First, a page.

These two goals are a little bit different.

One is statistical, one is data compression or mathematical, but

it turns out that they can have very similar solutions.

So here is the solution, it's a singular value decomposition.

Imagine that you have a data matrix here, so here imagine you have the genes or

features, snips in the rows, and

then you have the samples over here in the columns of the matrix.

Then you can decompose it into three matrices, U, D, and V transpose.

So those three matrices comprise the left singular vectors,

the singular values and the right singular vectors in the matrix.

So in the left singular vectors we see patterns that exist across the different

rows of the data sets.

So this is equivalent to like taking the row means that we

talked about in the previous slide in the sense that

it's trying to identify patterns across the rows.

The D matrix tells you how much of each of the patterns that you have in the U matrix

explain.

So it's a diagonal matrix, so there's only elements along these diagonals and those

elements quantify how much of the variance is explained by the different patterns.

Now the columns of V transpose tell you something about the relationship with

the column patterns or the patterns in the rows that we saw a minute ago.

So if I took the column means, this would be equivalent to looking at the column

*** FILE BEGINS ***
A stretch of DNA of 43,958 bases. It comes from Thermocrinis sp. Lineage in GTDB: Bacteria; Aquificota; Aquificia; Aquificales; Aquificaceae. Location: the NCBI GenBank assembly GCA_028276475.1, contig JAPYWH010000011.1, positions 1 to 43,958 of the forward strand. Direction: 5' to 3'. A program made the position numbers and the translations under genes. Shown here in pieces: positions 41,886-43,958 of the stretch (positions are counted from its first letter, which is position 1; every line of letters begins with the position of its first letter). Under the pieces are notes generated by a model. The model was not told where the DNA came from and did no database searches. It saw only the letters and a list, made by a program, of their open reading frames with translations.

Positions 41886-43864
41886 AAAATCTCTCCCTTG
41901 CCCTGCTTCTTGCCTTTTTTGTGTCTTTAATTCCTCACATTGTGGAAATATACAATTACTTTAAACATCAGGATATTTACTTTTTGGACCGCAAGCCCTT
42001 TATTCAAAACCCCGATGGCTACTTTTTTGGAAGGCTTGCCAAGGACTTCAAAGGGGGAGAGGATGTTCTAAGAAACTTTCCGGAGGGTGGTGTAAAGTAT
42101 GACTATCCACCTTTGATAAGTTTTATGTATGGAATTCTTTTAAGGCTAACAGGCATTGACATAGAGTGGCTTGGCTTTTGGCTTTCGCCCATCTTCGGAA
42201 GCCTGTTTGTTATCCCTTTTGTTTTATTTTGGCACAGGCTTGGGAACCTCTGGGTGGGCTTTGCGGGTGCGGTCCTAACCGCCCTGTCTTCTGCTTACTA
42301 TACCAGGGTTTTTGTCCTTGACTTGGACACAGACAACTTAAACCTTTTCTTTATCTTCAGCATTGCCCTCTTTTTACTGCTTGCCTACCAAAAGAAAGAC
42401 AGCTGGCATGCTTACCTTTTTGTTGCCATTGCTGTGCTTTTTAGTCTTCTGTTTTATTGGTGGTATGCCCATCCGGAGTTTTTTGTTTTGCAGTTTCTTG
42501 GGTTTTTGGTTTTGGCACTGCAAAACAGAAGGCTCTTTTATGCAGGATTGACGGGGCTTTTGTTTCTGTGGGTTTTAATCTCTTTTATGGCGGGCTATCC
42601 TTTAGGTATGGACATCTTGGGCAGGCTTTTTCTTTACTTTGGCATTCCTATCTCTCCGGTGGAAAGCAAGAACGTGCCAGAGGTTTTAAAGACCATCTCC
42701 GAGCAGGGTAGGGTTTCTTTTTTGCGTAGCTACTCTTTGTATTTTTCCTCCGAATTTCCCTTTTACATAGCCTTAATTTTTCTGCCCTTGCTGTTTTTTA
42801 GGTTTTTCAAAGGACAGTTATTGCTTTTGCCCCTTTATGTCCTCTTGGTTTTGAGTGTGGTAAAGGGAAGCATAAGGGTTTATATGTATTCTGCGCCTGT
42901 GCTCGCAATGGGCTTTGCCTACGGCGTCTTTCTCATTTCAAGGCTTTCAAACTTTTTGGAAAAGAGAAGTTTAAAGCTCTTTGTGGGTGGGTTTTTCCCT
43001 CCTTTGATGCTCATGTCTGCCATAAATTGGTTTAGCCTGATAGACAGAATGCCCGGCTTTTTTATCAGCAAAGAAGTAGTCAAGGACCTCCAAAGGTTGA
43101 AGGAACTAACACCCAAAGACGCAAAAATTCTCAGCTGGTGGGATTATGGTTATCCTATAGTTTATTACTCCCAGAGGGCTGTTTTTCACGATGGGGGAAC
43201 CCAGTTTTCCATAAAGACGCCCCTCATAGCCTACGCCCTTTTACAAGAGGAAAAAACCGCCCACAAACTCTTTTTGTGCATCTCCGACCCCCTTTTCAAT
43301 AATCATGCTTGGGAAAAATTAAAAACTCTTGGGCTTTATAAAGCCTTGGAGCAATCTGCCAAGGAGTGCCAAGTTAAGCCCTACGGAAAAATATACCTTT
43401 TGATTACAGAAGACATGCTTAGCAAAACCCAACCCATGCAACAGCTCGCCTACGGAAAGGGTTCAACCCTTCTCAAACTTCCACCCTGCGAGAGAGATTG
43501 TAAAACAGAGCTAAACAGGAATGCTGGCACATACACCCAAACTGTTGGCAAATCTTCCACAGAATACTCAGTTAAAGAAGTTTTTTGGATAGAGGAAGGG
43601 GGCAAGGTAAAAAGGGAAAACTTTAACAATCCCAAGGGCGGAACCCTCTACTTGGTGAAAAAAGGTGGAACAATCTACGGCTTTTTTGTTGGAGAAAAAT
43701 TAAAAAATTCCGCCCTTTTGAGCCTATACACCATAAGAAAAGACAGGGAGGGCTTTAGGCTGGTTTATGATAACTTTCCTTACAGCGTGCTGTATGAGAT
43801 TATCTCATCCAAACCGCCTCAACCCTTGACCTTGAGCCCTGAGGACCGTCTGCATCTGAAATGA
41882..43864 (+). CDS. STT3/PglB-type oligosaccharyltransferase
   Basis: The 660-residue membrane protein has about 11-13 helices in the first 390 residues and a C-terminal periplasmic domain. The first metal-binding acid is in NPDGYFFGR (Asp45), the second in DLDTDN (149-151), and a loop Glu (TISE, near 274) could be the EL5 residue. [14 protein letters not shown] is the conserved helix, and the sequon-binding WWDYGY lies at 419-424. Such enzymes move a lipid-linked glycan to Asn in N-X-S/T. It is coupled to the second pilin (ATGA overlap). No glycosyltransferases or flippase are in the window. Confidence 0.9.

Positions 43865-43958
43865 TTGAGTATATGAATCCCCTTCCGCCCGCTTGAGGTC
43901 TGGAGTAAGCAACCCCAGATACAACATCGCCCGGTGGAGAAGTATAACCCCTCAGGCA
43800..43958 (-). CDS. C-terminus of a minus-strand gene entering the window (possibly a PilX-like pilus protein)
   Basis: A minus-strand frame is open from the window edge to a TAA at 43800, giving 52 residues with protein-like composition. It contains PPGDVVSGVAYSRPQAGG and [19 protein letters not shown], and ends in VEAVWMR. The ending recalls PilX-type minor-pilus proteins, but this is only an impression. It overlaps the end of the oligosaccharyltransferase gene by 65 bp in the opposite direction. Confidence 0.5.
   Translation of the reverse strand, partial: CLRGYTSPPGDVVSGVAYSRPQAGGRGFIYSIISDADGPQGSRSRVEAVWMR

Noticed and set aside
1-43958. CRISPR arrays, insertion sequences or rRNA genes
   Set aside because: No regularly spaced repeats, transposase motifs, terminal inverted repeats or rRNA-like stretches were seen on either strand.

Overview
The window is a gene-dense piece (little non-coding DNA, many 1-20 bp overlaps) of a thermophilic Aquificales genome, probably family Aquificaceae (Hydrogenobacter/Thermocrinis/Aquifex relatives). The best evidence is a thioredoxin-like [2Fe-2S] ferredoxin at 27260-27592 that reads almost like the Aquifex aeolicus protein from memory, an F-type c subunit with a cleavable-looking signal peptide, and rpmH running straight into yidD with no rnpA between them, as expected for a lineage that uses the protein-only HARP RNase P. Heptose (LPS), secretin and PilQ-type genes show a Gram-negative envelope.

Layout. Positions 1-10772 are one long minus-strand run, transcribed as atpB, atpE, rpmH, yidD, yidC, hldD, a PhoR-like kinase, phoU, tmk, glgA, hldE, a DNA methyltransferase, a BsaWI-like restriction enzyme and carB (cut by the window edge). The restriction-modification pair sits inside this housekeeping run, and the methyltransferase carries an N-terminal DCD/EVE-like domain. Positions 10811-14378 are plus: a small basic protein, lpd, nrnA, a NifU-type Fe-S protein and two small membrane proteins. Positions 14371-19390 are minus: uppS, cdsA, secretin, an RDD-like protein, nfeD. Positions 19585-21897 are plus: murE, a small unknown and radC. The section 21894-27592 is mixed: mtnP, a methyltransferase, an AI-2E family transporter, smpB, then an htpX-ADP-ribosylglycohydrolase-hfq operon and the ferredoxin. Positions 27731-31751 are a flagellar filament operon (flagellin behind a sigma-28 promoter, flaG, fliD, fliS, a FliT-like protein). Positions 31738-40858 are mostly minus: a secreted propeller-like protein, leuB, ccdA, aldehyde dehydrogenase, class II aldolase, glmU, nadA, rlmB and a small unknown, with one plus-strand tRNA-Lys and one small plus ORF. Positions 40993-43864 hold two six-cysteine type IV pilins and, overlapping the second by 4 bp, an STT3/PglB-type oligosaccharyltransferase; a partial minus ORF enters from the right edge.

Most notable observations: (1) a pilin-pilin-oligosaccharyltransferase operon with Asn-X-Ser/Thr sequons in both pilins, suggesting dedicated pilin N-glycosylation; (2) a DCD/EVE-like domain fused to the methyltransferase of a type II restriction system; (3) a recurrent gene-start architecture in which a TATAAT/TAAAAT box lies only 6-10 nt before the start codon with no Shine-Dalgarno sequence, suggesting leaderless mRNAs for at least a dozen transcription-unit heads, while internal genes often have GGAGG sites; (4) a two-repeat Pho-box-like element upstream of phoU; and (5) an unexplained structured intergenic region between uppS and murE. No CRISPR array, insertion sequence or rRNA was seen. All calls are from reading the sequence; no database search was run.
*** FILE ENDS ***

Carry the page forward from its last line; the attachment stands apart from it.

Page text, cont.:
means in the sense that it's looking for patterns that exist across multiple rows.

So there are a couple of mathematical properties of these.

They are calculated one at a time, they are orthogonal to each other.

That means they are uncorrelated with each other,

the columns of V transpose in the rows of U.

The columns of V transpose describe patterns across genes, and

the columns of U describe patterns across arrays.

So the other thing to look at is, it's a little hard to read here, but you see that

D sub I, which is the diagonal element, the ith diagonal element.

So D sub one is that element, and D sub two is this element, and so forth.

If you take D sub I squared and divide it by the sum of the remaining D of I,

you get the percentage of variance explained by the ith column of V.

So let's illustrate how that looks.

Remember our example here where we have 40 say genes and

rows and two sets of groups here, and so what we're looking for is patterns.

If we did the row means and the column means, we saw those patterns come out.

If you look at the singular value decomposition of this matrix you see

something similar emerge.

So, the first left singular vector, that's the first column of U.

It turns out to look like the same.

You see that there's a pattern for these rows and a pattern for

these rows that corresponds to the pattern in this matrix.

Similarly, if you look at the pattern that exists across by looking at the different

columns of this matrix, you see that there's a difference between these columns

and these columns and that appears in the first right singular vector.